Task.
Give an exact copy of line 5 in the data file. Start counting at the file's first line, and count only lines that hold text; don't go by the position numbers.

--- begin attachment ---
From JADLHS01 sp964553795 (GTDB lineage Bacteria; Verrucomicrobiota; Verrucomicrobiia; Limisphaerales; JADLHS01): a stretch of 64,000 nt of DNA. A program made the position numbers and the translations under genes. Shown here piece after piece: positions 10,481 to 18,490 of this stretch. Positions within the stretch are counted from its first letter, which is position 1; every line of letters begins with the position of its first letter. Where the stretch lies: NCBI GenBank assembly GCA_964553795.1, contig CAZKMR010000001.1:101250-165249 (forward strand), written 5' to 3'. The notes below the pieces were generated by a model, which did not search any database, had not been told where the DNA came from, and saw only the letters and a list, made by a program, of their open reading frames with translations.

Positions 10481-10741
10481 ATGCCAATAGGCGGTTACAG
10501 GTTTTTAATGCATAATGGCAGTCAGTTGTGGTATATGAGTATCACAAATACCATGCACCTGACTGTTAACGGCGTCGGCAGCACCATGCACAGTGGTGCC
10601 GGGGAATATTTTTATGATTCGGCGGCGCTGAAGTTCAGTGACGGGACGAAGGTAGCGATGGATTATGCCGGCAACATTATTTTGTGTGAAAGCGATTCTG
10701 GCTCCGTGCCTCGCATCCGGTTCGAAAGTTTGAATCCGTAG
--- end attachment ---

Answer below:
10601 GGGGAATATTTTTATGATTCGGCGGCGCTGAAGTTCAGTGACGGGACGAAGGTAGCGATGGATTATGCCGGCAACATTATTTTGTGTGAAAGCGATTCTG